-- FROM THE FULL PICTURE MAGAZINE --
Since entering the industry over 25 years ago, Bill Bridges, the manager of AUV
operations at geophysical services pioneer Fugro GeoServices, has seen the definition
of deepwater change dramatically from 1000 feet then to up to 5000 feet and beyond
now. The tools in the company's arsenal have increased as well, but the name behind
many of them – including the HUGIN 3000 Autonomous Underwater Vehicle (AUV) – remains
the same: KONGSBERG.
Fugro GeoService AUV Operations Manager Bill Bridges and Brett White of Kongsberg Maritime flanking a model of the HUGIN 3000..
Fugro GeoServices specialises in marine geohazards data acquisition, pipeline
route surveys, archaeological surveys and related geohazard consulting and permitting
services, primarily for the oil and gas industry. While the 140-person company is
headquartered in Houston, the geophysical surveying is mostly run out of the Lafayette,
Louisiana office, where Bridges is based.
Bridges joined John E. Chance and Associates in 1981, and this company was part
of the 1991 merger with Holland-based Fugro, that subsequently created Fugro GeoServices
and Fugro-Chance (the positioning group). He's held the roles of Geophysical Shop
Supervisor and Geophysical Technical Coordinator before taking his current position.
Bridges' working relationship with Kongsberg/Simrad equipment began during the
early days at John E. Chance. In the early 1980s, they became one of the first companies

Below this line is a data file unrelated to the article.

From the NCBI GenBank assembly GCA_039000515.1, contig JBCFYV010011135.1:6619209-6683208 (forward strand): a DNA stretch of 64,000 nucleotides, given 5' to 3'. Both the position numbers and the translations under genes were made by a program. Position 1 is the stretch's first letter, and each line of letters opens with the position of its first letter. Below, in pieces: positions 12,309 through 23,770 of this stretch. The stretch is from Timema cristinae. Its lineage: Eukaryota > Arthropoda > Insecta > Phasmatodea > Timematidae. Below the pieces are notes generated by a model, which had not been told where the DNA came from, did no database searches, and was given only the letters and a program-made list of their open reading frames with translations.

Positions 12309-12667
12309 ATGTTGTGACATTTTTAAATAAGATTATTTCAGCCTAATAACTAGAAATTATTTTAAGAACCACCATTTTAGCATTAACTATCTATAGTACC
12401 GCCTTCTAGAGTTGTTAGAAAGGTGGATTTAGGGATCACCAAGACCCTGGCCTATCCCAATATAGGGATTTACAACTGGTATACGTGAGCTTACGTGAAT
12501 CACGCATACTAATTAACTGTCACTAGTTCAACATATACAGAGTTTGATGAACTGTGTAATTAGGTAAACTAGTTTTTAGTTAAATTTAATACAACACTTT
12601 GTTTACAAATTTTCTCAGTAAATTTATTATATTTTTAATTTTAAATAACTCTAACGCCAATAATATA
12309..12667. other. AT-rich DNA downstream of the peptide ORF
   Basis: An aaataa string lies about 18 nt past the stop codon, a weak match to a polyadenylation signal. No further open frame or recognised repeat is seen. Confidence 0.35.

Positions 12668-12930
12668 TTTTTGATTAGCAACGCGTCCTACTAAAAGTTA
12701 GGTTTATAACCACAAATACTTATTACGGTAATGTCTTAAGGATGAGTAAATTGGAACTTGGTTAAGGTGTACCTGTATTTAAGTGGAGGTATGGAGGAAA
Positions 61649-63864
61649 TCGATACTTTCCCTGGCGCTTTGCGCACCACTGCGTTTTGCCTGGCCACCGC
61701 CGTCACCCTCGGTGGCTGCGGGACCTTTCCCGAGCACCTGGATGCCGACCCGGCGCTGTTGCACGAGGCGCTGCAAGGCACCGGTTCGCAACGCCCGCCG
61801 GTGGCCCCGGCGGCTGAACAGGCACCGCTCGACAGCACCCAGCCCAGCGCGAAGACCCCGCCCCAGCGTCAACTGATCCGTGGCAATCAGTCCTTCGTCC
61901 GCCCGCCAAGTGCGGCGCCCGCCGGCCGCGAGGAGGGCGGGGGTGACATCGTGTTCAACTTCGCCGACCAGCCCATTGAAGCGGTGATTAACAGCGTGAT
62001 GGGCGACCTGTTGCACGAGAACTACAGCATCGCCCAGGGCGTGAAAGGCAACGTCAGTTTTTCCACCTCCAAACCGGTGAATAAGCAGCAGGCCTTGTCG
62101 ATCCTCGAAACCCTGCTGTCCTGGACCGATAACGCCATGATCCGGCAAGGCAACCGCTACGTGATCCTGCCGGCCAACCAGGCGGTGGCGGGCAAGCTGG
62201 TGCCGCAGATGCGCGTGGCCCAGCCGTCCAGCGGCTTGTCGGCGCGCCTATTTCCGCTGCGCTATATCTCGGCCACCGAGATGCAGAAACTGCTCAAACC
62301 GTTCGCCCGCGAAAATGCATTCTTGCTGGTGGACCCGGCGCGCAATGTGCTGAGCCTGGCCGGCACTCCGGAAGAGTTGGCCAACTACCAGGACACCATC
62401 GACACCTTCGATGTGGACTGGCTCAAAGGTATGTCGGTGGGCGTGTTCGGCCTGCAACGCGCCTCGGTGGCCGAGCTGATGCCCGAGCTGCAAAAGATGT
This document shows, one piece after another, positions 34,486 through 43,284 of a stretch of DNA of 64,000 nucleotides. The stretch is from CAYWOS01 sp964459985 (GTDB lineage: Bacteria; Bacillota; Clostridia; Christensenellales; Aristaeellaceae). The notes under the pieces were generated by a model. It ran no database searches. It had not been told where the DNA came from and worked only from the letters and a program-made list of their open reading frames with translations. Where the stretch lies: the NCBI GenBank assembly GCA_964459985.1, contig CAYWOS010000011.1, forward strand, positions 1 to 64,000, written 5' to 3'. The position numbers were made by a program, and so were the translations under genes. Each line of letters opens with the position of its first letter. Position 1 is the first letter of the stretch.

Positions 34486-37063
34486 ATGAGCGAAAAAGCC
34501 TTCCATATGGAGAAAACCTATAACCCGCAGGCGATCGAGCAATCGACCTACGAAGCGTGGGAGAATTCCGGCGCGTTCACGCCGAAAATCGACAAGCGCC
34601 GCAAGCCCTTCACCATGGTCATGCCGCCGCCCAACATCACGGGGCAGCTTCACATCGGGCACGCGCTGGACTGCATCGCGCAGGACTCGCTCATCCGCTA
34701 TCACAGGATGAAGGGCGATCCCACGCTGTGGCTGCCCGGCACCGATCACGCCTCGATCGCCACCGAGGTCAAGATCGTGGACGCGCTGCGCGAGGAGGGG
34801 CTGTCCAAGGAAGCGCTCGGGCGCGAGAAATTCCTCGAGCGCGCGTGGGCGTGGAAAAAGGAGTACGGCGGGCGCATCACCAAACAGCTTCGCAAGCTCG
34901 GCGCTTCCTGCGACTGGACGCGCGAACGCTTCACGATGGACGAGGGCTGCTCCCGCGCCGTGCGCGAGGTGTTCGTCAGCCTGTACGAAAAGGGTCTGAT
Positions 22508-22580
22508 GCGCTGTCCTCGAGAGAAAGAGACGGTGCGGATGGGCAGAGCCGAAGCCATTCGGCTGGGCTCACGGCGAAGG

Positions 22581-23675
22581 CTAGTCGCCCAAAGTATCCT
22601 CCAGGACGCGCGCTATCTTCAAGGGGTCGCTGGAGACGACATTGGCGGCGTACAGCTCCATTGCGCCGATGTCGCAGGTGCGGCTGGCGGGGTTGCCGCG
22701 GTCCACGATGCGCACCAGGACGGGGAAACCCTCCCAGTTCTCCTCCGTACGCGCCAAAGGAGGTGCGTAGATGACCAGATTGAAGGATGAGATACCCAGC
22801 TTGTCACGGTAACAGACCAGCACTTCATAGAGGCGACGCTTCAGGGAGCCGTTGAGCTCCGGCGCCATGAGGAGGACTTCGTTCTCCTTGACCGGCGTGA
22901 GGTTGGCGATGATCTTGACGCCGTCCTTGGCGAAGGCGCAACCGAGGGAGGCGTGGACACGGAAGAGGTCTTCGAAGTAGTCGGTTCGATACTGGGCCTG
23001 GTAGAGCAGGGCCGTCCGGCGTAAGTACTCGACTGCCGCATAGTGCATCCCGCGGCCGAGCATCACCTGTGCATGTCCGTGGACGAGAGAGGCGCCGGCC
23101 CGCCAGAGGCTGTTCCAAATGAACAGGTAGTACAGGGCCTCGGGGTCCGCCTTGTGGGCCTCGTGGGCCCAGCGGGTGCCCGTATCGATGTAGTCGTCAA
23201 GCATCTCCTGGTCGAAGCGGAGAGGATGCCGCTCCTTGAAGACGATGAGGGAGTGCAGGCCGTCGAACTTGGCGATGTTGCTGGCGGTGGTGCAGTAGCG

to acquire Simrad's 209 and 309 HPR (Hydroacoustic Position Reference) equipment.
Additional Kongsberg Maritime purchases such as EA 500 fathometers, scanning sonars,
the SM 2000 and EM 2000 multibeam sonars, and HiPAP 350 and 500 acoustic positioning
systems, along with other improved surveying tools, have helped make it possible
for the company to greatly reduce its fleet size – from owning 15 vessels and leasing
another 10–15 to the four survey vessels Fugro GeoServices owns today.
While Chance had built up quite a reputation in the Gulf of Mexico (GoM) area
for its surveying work for major oil companies, Fugro was more of an unknown commodity
in the region at that time. Not anymore.
"Now Fugro is a brand name that means a lot to people," says Bridges. "When Fugro
acquired John E. Chance, it was possible to buy sonars and other surveying and seismic
equipment. The real asset was to get such a large number of talented people together
across the globe." Today the publicly held Fugro Group of companies consists of
over 12,000 employees in over 50 countries, making it much larger than many of its
competitors, the majority of which are privately owned.
Such an international presence allows Fugro GeoServices to mobilise very quickly,
and share resources, software developments and people across the Fugro company line.
While Fugro GeoServices has the Gulf of Mexico as its primary geographic area of
responsibility, they still have the ability to travel almost anywhere. Recent projects
in which GeoServices has assisted the Fugro Group internationally include a cooperation
in Australia with Fugro Perth, and another survey in West Africa with Fugro Surveys
Ltd - Aberdeen.
Unparalleled knowledge of the GoM
To give an idea of the scope and scale of Fugro's success in the region, one
need only mention the Gulf of Mexico database. Over a 50-year period, and in cooperation
with oil and gas operators in the region and the Federal Mineral Management Service,